When it does, as is typical in this tweener season, there are compelling indoor discoveries to be made. One day I joined an international group’s trip to Cavaillon, best known for its sinfully luscious melons, but that’s not all. Though too late in the season for the world-class summer fruit, we did visit several historically-rich museums, such as the spiffy Musée Archéologique de Hôtel-Dieu, as well as the Baroque synagogue, and the eye-popping Cathédral Notre-Dame-et-Saint-Véran. The tour wrapped up at the chapel of the Grand-Couvent. There our eyes feasted on magnificently flamboyant costumes designed for the Bizet opera, Carmen, by the Arles-born designer, Christian Lacroix—exquisitely over-the-top.
In Nîmes—home of the iconic durable fabric, denim—it was the new contemporary museum, Musée de la Romanité, that dazzled. Designed by Brazilian architect Elizabeth de Portzamparc, the shimmering, wavy facade is meant to suggest a flowing toga, a symbol of Nîmes’ robust Roman heritage. Not only are the Roman displays spectacular, but so is the view from the rooftop terrace, to include the incredibly-preserved Roman coliseum, just next door.
After all the scurrying around, it’s wonderful to simply…be. And a perfectly blissful place is right at hand—the Camargue. In the off season, Saintes-Maries-de-Mer offers serene scenes that allow for a deep breath and quiet reflection.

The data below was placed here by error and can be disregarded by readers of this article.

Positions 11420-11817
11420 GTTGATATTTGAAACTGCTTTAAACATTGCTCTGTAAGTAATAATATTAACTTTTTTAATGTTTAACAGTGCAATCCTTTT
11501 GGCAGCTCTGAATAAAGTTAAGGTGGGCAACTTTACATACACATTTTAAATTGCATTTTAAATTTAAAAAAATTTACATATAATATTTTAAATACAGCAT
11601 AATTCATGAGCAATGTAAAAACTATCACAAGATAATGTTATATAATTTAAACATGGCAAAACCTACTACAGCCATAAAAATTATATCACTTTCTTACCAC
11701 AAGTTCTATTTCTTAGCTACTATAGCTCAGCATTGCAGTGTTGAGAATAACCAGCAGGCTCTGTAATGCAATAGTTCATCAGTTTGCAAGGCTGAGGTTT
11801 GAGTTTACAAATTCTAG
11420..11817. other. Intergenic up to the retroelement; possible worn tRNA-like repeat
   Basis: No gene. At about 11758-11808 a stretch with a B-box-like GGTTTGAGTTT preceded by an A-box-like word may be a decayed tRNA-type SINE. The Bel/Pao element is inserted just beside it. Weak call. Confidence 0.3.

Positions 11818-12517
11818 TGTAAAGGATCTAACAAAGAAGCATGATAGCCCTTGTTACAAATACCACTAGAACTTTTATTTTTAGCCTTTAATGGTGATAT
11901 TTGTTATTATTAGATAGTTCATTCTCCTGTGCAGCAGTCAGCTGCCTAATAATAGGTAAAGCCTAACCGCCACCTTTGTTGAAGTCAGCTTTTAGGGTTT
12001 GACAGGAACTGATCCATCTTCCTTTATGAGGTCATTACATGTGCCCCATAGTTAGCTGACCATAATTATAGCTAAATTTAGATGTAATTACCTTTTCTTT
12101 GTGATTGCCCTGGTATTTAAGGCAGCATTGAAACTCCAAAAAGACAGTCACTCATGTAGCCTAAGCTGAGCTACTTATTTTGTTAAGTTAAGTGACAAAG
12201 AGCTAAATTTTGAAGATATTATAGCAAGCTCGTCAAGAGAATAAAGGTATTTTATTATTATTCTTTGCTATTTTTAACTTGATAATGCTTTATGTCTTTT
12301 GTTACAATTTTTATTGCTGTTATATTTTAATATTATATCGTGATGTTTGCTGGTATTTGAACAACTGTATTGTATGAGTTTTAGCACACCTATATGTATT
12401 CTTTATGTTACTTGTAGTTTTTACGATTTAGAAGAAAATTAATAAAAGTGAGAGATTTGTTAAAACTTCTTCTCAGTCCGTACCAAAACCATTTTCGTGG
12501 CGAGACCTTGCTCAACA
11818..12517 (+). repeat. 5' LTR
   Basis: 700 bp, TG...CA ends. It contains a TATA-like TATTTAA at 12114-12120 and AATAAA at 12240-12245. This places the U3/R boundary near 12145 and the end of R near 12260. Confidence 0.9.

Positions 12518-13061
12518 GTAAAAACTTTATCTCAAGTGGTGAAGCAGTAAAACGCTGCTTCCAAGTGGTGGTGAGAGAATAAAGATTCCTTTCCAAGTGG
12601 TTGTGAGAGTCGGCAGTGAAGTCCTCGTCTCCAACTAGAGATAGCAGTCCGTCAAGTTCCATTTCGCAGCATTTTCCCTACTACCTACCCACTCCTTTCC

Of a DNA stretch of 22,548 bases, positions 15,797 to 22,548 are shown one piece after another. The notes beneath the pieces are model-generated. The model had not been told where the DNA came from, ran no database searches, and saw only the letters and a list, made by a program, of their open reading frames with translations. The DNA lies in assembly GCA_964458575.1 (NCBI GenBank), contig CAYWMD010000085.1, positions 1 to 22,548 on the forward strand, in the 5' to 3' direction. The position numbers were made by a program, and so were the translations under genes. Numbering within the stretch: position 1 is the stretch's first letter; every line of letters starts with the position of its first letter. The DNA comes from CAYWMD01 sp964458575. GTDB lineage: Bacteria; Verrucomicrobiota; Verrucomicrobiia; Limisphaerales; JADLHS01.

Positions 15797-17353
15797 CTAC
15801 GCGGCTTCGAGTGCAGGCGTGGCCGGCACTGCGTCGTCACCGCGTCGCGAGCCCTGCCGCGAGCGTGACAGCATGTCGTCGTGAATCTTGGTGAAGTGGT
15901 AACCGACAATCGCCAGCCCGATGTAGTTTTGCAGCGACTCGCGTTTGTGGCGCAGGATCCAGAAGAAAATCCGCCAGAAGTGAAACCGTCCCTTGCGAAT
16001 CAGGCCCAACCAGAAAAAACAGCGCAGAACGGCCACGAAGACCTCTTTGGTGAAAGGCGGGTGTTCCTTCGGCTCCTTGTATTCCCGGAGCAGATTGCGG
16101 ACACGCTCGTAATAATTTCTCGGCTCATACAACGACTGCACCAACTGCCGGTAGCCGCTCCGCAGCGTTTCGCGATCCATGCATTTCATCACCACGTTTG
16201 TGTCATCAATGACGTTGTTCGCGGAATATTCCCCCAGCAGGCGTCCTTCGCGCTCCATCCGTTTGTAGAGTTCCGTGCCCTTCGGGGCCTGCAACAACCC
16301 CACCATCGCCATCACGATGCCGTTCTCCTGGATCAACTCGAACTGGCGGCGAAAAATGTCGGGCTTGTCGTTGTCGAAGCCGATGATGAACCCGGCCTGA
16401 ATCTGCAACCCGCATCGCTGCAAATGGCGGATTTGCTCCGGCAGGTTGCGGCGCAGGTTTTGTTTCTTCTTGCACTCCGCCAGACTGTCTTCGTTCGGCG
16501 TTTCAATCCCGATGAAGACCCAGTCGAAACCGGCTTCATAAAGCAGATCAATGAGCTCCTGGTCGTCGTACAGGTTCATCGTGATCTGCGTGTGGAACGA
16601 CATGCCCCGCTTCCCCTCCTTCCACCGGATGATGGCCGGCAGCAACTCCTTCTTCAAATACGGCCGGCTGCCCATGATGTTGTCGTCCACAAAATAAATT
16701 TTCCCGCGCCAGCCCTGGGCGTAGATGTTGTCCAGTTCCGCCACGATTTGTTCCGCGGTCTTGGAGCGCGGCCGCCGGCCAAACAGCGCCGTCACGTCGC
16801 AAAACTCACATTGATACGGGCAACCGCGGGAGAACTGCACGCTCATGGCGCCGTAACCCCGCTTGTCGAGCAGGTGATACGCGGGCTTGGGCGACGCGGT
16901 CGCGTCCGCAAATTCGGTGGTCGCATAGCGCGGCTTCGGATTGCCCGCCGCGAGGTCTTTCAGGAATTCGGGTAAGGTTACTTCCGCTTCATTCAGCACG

And, that peaceful down time comes just in the nick of time, as Santa’s sleigh is nearly on its way.
There’s no rest for Saint-Rémy-de-Provence in late September. The town hums with a variety of events to delight both town and country types, little shavers to seniors.
While most of les taureaux are relaxing after an active summer, many are still stomping and charging–and swimming–during the Fête Votive. The bulls trot along a highway from St. Rémy to a nearby lake where they swim across an inlet, hemmed in by colorful rubber rafts and pint-sized boats, to the cheers of hundreds of exuberant onlookers.
Around L’Église Saint-Martin, the party continues throughout the afternoon and into the night with carnival rides, games and cotton candy for the kids.
Around 10 PM, adults gravitate to the historic center for a Las Vegas-style revue, featuring flamboyant dancers outfitted in dramatic costumes. This year the dynamic musical group, Les Mélomanes, wowed the swinging revelers well past minuit.